Cette première partie présente une méthodologie d’optimisation du shimming d’une cellule ICR harmonisée de façon dynamique (Paracell®) réalisée lors de la première année de ce doctorat. La volonté d’améliorer les performances du FTICR de Rouen m’a poussé à m’intéresser aux paramètres permettant l’ajustement de la position du nuage d’ions piégé dans la cellule ICR. Les résultats obtenus sont présentés sous la forme d’un article publié en 2019 dans le journal Rapid communication in mass spectrometry.

La cellule Paracell est équipée d’électrodes en forme de feuille permettant d’imposer des différences de potentiels entre le haut et le bas de la cellule ainsi qu’entre la gauche et la droite. Ces électrodes ont été ajouté afin de compenser l’alignement imparfait du spectromètre de masse par rapport au champ magnétique. Cela permet ainsi, en jouant sur ces potentiels, de déplacer le centre du nuage d’ions de quelques millimètres afin que celui soit parfaitement aligné avec le champ magnétique. En pratique, cela permet d’avoir les performances optimales en termes de gamme dynamique, résolution et précision de mesure. Cependant, ce réglage était, jusqu’à aujourd’hui, réalisé à la main. Nous avons donc décider de réaliser un plan d’expérience assisté par informatique afin de cartographier les effets de chaque potentiel sur le nuage d’ions. Une fois les meilleurs réglages trouvés, nous avons comparé un spectre de Tholins avant, vecavec optimisation manuelle et après optimisation par plan d’expérience. Les performances analytiques ont été nettement améliorées entre l’optimisation manuelle et celle par plan d’expérience. Ce travail a permis notamment d’obtenir la meilleure résolution parmi les FTICRs européens avec une valeur de 15 000 000 à m/z 560.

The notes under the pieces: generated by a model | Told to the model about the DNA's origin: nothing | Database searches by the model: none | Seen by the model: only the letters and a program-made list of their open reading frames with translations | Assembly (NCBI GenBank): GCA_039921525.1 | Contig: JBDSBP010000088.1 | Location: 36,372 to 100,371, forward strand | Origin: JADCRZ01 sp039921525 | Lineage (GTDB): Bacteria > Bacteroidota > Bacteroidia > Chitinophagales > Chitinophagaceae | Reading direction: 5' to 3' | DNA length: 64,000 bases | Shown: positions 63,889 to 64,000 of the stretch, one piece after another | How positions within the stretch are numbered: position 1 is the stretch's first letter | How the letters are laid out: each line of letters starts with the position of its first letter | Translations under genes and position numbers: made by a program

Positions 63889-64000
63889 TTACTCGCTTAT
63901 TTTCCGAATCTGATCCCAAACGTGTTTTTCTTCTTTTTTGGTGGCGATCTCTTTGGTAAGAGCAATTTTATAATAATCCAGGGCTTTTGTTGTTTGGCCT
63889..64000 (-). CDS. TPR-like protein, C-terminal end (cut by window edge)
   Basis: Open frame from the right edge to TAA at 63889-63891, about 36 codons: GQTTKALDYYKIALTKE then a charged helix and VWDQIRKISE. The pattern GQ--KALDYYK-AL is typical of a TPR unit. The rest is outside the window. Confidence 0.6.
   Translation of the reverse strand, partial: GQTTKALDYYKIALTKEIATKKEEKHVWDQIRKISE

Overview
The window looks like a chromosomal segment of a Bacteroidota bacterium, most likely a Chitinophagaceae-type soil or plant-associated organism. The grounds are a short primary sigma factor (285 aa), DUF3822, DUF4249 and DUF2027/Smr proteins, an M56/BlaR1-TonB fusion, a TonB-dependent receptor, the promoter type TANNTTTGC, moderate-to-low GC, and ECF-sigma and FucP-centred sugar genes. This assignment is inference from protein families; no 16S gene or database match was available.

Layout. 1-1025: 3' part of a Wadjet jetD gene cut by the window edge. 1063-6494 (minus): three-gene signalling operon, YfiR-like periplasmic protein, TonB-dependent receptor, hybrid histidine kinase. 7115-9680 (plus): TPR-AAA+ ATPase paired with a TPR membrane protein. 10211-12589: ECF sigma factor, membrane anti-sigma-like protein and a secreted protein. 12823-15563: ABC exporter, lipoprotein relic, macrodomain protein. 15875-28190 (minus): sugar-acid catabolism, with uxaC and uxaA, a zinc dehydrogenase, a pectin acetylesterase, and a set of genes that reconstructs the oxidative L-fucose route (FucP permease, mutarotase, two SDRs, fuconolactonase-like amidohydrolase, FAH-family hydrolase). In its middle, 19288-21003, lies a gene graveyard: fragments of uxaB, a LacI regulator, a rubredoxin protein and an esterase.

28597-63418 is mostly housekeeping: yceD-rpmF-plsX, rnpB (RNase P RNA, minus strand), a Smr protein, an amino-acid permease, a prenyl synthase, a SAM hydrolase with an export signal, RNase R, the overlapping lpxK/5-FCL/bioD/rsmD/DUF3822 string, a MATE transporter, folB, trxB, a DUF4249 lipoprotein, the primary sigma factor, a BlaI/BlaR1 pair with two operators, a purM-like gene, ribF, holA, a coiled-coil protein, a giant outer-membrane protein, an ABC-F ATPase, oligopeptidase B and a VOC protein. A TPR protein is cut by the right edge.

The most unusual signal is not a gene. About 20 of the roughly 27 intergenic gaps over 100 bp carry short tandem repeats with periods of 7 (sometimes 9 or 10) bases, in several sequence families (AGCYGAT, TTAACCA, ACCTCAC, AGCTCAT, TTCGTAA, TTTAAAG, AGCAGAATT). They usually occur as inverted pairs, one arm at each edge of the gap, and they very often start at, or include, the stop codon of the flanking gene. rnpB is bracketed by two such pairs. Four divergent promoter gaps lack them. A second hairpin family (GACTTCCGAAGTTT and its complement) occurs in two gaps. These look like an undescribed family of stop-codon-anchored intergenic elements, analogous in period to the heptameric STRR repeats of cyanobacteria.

96 Abstract:

The optimization of the ion trajectories in the ion cyclotron resonance (ICR) cell of a Fourier transform ICR mass spectrometer is a crucial step to obtain the best dynamic range, mass resolution, and mass accuracy. With the recent introduction of the dynamically harmonized cell, the complexity of tuning expanded drastically,

and a fine-tuning of the DC voltages is required to optimize the ion cloud movement. This adjustment is typically performed manually.

Here, we propose a computational method based on a design of experiments (DoE) strategy to overcome the limits of classical manual tuning. This DoE strategy was exemplarily applied on a 12T FTICR equipped with a dynamically harmonized ICR cell. The chemometric approach, based on a composite central face design (CCF), was first applied on a reference material (sodium trifluoroacetate) allowing for the evaluation of the primary cell parameters. Eight factors were identified related to shimming and gating. The summed intensity of the signal corresponding to the even harmonics was defined as one quality criteria.

Consequently, the DoE response allowed for rapid and complete mapping of cell parameters resulting in an optimized parameter set. The new set of cell parameters was applied to the study of an ultra-complex sample. Here, Tholins, an ultra-complex mixture that mimics the haze present on Titan, was chosen. We observed a substantial improvement in mass spectrometric performance. The sum of signals related to harmonics was decreased by a factor of three (from 4% for conventional tuning to 1.3%). Furthermore, the dynamic range was also increased and lead to an increase of attributed peaks by 13%.

97 3.1.1. Introduction

Fourier Transform Ion Cyclotron Resonance mass spectrometer (FTICR) is well known to be the most powerful mass spectrometer by reaching unprecedented resolving power, mass accuracy and sensitivity levels(Smith, et al. 1994 [2] ,Nikolaev, et al. 2011 [3]). It turned out to be the most appropriate instrument for the characterization of ultra-complex mixtures such as petroleum(McKenna, et al. 2010 [4] ,Smith, et al. 2018 [5] ,Rodgers and McKenna 2011 [6]

,Hughey, et al. 2002 [7] ,Marshall and Rodgers 2008 [8]), natural organic matter (Li, et al. 2019 [8])(Li, et al. 2019 [9]) or extraterrestrial organic matter (Schmitt-Kopplin, et al. 2010 [10]